safe house for heroin injection

A Safe House for Heroin Injection May Not Be the Cure

A Safe House for Heroin Injection May Not Be the Cure

Drug abuse is illegal in most places. But some countries in Europe are making the unhealthy vice more acceptable through “safe injections sites” in a bid to protect users against possible overdose. The same concept is on its way to the United States, which can have serious consequences, especially where heroin use is concerned. Is safe house for heroin injection really the solution to ensure heroin users stay safe and alive for longer?

Facts about Heroin

Heroin, also called dope, junk, horse, and smack, is an opioid made from morphine. It is often injected, snorted or smoked. When it enters the brain, it transforms back into morphine and binds to brain receptors linked to feelings of pain and pleasure, creating a feeling of euphoria.

Heroin is highly addictive and can lead to an overdose that could result in death. According to the Centers for Disease Control and Prevention, nearly 13,000 people died of a heroin-related overdose in 2015. Most deaths involve males aged 25-44.

Safe Injection Sites in the US

Massachusetts and California are just two of the cities in the US that recommend the use of a safe house for heroin injection. The former has yet to make a vote, while the latter already has a bill that is just waiting to be passed.

The goal is to provide heroin users access to clean and safe injections that they can use and have a legally-sanctioned room where they can ride out their high under the supervision of a nurse or doctor. Supervised drug consumption facilities already exist in Europe, but has yet to be available in the US.

Are Safe Injection Sites the Answer?

In 2015, about 33,000 Americans died from an overdose of opioid use, which is a result of a deadly, and widespread opioid abuse. Prescription drugs OxyContin and Vicodin deliver similar effects as heroin, which is why most people who abuse them ended up using heroin.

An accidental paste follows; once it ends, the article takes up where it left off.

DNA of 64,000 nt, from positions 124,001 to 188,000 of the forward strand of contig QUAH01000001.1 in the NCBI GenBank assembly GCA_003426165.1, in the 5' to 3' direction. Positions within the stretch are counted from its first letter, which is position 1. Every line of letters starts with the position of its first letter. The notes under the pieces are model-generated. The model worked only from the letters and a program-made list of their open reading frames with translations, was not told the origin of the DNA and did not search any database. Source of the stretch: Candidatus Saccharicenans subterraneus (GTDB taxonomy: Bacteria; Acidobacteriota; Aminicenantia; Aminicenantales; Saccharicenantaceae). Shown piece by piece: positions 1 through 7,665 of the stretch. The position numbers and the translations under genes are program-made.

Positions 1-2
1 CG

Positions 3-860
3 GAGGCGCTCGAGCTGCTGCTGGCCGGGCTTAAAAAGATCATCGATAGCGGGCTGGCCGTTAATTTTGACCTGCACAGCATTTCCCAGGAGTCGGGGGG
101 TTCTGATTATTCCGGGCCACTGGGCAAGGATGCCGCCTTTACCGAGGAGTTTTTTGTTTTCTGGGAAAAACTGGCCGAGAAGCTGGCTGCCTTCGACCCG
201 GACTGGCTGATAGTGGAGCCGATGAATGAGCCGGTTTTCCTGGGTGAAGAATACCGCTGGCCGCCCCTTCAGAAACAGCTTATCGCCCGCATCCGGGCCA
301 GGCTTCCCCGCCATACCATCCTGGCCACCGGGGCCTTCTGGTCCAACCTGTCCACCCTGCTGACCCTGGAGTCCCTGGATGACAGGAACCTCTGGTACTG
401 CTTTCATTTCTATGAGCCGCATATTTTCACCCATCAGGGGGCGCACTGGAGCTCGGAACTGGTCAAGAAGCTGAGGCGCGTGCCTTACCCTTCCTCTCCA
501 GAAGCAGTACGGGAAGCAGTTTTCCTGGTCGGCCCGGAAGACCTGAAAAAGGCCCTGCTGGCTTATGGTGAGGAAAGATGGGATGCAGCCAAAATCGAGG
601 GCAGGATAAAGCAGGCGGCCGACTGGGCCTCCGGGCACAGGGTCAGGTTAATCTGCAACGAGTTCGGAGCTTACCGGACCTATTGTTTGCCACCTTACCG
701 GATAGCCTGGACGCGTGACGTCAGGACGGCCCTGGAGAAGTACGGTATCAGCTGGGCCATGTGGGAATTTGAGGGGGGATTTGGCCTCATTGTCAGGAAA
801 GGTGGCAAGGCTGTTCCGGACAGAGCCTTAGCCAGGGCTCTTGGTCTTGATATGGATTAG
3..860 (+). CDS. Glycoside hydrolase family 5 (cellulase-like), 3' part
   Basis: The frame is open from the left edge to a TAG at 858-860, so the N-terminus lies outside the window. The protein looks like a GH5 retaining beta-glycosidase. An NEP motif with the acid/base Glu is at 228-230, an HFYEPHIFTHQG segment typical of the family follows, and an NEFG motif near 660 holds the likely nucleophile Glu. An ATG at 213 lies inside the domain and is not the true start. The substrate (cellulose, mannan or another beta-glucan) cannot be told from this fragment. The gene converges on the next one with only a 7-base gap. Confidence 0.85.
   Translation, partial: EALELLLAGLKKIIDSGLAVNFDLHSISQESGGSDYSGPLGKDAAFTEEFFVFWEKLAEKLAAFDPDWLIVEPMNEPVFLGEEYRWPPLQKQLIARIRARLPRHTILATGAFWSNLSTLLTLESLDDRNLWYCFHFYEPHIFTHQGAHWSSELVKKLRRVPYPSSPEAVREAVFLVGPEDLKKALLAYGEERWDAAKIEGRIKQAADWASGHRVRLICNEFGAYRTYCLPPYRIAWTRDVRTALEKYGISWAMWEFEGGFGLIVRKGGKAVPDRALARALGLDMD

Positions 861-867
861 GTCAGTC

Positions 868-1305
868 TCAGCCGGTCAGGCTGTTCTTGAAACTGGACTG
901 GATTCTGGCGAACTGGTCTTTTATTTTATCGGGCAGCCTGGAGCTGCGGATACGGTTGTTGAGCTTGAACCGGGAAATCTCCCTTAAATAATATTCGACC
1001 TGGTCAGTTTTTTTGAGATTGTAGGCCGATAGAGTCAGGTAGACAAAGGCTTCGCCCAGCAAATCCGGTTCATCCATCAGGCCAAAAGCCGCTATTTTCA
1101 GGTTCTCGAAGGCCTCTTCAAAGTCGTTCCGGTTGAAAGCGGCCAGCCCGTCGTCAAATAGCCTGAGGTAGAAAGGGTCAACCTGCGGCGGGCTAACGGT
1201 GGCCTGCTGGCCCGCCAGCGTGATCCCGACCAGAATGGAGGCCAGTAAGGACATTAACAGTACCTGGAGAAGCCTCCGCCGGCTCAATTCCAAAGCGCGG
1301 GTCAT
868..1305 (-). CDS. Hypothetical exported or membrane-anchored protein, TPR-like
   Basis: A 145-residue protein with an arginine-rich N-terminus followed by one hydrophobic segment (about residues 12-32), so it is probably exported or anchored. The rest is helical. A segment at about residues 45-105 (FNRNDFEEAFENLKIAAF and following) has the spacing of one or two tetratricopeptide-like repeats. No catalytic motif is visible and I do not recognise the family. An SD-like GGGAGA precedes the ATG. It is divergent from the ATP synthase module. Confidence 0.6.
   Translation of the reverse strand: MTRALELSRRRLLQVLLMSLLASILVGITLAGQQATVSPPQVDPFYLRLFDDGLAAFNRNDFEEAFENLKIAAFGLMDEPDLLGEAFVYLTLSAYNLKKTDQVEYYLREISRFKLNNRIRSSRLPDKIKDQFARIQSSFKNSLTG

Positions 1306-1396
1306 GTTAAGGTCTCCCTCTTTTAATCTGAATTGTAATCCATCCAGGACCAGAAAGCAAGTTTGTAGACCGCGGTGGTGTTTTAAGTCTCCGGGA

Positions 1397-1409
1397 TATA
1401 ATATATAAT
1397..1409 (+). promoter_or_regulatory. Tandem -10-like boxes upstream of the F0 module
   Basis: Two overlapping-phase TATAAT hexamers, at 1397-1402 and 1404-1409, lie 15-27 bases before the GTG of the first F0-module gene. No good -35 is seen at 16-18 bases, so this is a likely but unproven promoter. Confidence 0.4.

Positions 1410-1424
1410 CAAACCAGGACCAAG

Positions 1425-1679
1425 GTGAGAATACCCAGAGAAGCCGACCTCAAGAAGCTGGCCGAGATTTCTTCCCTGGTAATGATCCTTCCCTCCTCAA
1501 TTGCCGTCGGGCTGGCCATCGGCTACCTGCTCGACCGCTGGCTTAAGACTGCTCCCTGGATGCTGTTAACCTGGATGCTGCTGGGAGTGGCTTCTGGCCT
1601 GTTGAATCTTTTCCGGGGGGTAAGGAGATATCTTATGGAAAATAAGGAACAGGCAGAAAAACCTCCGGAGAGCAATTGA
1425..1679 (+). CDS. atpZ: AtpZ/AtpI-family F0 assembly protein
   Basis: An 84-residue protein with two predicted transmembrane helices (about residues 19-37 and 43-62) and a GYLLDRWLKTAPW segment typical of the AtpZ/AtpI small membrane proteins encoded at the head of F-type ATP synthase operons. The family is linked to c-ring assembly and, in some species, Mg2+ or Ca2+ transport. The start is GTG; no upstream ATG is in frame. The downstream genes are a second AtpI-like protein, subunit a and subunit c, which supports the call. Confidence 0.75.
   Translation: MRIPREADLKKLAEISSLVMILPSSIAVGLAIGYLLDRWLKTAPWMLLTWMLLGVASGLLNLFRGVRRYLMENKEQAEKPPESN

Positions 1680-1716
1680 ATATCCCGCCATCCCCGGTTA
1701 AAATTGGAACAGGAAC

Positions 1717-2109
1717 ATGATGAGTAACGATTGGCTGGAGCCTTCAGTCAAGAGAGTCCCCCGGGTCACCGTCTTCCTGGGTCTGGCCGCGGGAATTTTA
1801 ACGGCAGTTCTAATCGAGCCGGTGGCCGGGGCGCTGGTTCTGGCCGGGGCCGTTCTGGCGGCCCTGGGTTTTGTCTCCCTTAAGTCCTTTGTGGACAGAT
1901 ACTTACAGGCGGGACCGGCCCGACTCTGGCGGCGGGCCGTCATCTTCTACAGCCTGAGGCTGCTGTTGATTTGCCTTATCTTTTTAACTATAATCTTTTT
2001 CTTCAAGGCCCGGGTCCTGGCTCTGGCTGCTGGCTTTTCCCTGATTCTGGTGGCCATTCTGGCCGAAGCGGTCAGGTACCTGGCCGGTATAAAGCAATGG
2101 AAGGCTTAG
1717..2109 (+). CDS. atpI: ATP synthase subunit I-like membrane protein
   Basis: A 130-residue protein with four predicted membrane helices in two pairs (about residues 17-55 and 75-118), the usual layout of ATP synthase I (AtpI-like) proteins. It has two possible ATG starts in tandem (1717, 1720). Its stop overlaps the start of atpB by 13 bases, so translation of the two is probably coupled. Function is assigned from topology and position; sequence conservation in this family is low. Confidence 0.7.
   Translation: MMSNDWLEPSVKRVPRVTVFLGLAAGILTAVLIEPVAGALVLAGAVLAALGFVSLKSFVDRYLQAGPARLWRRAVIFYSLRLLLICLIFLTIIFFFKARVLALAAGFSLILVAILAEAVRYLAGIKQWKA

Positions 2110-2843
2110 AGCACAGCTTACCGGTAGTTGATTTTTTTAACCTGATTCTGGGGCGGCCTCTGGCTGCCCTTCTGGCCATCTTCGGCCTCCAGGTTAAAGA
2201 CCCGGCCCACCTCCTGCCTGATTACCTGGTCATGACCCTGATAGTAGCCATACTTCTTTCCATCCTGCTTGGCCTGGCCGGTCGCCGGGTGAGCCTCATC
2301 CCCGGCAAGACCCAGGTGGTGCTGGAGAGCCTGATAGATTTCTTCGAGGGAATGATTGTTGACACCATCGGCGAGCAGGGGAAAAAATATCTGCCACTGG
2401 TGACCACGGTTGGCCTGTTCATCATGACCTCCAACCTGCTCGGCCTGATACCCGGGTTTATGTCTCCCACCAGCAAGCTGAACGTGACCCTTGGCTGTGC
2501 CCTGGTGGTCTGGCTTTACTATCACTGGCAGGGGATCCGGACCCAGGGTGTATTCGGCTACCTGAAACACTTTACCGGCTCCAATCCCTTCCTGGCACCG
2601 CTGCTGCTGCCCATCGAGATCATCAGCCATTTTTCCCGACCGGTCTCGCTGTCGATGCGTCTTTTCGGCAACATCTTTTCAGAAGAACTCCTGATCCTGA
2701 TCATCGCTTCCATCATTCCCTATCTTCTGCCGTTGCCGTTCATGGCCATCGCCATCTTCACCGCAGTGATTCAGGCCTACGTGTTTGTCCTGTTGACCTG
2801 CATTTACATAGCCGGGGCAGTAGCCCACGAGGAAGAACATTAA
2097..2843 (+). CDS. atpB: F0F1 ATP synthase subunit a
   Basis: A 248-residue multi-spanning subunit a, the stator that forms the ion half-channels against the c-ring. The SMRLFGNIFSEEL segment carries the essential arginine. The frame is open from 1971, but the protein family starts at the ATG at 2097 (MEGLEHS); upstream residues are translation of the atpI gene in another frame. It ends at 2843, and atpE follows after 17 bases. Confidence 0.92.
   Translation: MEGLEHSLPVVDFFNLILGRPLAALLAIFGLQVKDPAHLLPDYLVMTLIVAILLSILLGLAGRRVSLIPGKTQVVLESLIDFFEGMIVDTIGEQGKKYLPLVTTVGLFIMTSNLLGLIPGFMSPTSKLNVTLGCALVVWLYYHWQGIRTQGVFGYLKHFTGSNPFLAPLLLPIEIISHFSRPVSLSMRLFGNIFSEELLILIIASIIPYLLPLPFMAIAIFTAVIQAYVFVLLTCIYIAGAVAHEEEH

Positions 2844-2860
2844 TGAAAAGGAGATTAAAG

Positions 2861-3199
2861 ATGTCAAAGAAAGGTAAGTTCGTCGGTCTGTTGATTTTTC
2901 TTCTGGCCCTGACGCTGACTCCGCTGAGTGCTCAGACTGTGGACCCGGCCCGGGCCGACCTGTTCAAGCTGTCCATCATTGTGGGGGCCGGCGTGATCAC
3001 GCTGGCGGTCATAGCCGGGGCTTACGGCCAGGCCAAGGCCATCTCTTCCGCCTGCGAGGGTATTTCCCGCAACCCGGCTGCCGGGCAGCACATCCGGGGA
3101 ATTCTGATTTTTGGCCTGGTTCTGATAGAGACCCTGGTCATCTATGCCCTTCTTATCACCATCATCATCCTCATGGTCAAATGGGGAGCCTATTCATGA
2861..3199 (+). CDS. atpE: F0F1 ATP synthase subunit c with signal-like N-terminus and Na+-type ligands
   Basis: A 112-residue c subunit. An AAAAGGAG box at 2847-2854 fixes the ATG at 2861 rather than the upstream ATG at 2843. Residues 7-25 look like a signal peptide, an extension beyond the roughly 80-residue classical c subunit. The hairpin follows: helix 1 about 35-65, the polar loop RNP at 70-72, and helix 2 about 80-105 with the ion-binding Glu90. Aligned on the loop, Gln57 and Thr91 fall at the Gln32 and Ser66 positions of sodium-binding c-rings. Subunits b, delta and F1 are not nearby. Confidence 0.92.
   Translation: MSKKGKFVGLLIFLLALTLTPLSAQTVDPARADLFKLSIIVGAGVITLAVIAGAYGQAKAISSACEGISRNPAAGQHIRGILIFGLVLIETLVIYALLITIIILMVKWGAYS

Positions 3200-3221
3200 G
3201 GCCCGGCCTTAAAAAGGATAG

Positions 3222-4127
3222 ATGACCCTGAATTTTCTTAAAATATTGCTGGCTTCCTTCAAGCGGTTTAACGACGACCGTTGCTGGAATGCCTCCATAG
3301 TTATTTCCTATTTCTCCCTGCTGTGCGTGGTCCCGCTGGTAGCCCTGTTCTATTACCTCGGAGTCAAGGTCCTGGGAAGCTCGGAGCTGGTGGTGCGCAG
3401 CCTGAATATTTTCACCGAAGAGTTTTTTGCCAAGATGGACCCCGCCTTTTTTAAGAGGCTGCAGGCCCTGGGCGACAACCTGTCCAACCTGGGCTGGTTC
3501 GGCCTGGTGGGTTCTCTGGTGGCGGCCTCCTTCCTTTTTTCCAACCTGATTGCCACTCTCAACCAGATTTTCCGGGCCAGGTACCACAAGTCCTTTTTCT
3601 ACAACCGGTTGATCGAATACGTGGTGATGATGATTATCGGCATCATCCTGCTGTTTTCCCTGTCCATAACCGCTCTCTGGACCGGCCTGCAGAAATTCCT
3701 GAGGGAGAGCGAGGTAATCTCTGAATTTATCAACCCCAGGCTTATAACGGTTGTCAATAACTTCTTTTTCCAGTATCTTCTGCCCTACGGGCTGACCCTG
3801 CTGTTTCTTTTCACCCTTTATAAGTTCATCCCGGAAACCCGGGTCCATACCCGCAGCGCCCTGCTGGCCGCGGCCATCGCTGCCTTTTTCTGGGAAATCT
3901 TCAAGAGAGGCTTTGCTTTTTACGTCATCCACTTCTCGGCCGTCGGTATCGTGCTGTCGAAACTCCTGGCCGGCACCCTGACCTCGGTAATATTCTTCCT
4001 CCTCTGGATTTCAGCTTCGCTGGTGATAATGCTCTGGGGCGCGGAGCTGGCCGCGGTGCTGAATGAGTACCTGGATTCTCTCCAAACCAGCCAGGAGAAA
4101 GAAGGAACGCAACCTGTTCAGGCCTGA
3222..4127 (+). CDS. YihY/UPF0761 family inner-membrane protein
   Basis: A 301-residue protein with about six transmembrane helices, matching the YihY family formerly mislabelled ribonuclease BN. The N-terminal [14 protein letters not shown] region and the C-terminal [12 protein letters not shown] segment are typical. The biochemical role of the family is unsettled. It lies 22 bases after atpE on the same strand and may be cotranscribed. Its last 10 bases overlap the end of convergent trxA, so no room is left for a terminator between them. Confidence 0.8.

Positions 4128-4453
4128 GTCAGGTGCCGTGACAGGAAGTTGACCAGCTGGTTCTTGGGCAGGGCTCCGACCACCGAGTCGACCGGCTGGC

Officials in California and anywhere else in the US are simply looking for ways to deal with a deadly epidemic, and safe injection sites could be the answer. According to Assemblywoman Susan Talamantes Eggman, the facilities will keep addicts from infections due to use of unclean injections and from assaults.

She also pointed how this can limit the number of needles being thrown on the streets and then used by someone else, resulting in infections and, in worse cases, contracting HIV and hepatitis C. It is a fact that heroin users that inject drugs are at risk of getting HIV and HCV through the needles they use or share with someone else.

But legislative director for the California State Sheriffs’ Association, Cory Salzillo, voiced concerns over what happens after a person leaves the facility. The aftereffects are still there, but the monitoring is no longer available. He also said that opening injection sites sends the wrong message and may even create liability issues.

There’s also a huge possibility that heroin addicts converging in one place will allow them to network with other addicts, have better and easier access to the drugs, and any hope of them getting better or opting for rehabilitation is lost.

Is a safe house for heroin injection really the answer?


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